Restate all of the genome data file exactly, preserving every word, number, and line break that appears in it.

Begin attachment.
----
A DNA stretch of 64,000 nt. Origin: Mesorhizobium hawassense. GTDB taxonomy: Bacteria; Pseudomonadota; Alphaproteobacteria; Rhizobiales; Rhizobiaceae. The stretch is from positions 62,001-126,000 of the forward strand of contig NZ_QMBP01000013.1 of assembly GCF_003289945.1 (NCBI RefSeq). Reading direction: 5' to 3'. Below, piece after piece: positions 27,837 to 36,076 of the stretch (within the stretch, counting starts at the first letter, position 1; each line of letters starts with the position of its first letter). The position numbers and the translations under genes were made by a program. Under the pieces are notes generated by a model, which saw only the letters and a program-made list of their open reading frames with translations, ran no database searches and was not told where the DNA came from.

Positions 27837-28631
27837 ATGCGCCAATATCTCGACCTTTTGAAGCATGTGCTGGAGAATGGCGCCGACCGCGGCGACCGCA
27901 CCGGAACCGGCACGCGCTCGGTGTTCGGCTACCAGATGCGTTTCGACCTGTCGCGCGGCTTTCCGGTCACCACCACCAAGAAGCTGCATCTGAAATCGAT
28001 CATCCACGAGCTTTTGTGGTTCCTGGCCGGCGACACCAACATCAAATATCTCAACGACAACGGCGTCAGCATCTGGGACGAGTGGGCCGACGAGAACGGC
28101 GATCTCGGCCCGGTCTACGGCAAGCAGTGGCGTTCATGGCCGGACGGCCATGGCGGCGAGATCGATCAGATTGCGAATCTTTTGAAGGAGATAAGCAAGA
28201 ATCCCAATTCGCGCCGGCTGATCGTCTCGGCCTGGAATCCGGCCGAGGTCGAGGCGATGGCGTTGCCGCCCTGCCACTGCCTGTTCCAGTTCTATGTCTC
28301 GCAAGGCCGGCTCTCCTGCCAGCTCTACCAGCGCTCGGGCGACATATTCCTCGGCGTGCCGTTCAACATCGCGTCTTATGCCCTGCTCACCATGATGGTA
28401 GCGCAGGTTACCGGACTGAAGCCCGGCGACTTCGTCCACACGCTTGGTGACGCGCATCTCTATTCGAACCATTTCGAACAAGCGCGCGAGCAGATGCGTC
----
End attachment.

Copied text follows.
A DNA stretch of 64,000 nt. Origin: Mesorhizobium hawassense. GTDB taxonomy: Bacteria; Pseudomonadota; Alphaproteobacteria; Rhizobiales; Rhizobiaceae. The stretch is from positions 62,001-126,000 of the forward strand of contig NZ_QMBP01000013.1 of assembly GCF_003289945.1 (NCBI RefSeq). Reading direction: 5' to 3'. Below, piece after piece: positions 27,837 to 36,076 of the stretch (within the stretch, counting starts at the first letter, position 1; each line of letters starts with the position of its first letter). The position numbers and the translations under genes were made by a program. Under the pieces are notes generated by a model, which saw only the letters and a program-made list of their open reading frames with translations, ran no database searches and was not told where the DNA came from.

Positions 27837-28631
27837 ATGCGCCAATATCTCGACCTTTTGAAGCATGTGCTGGAGAATGGCGCCGACCGCGGCGACCGCA
27901 CCGGAACCGGCACGCGCTCGGTGTTCGGCTACCAGATGCGTTTCGACCTGTCGCGCGGCTTTCCGGTCACCACCACCAAGAAGCTGCATCTGAAATCGAT
28001 CATCCACGAGCTTTTGTGGTTCCTGGCCGGCGACACCAACATCAAATATCTCAACGACAACGGCGTCAGCATCTGGGACGAGTGGGCCGACGAGAACGGC
28101 GATCTCGGCCCGGTCTACGGCAAGCAGTGGCGTTCATGGCCGGACGGCCATGGCGGCGAGATCGATCAGATTGCGAATCTTTTGAAGGAGATAAGCAAGA
28201 ATCCCAATTCGCGCCGGCTGATCGTCTCGGCCTGGAATCCGGCCGAGGTCGAGGCGATGGCGTTGCCGCCCTGCCACTGCCTGTTCCAGTTCTATGTCTC
28301 GCAAGGCCGGCTCTCCTGCCAGCTCTACCAGCGCTCGGGCGACATATTCCTCGGCGTGCCGTTCAACATCGCGTCTTATGCCCTGCTCACCATGATGGTA
28401 GCGCAGGTTACCGGACTGAAGCCCGGCGACTTCGTCCACACGCTTGGTGACGCGCATCTCTATTCGAACCATTTCGAACAAGCGCGCGAGCAGATGCGTC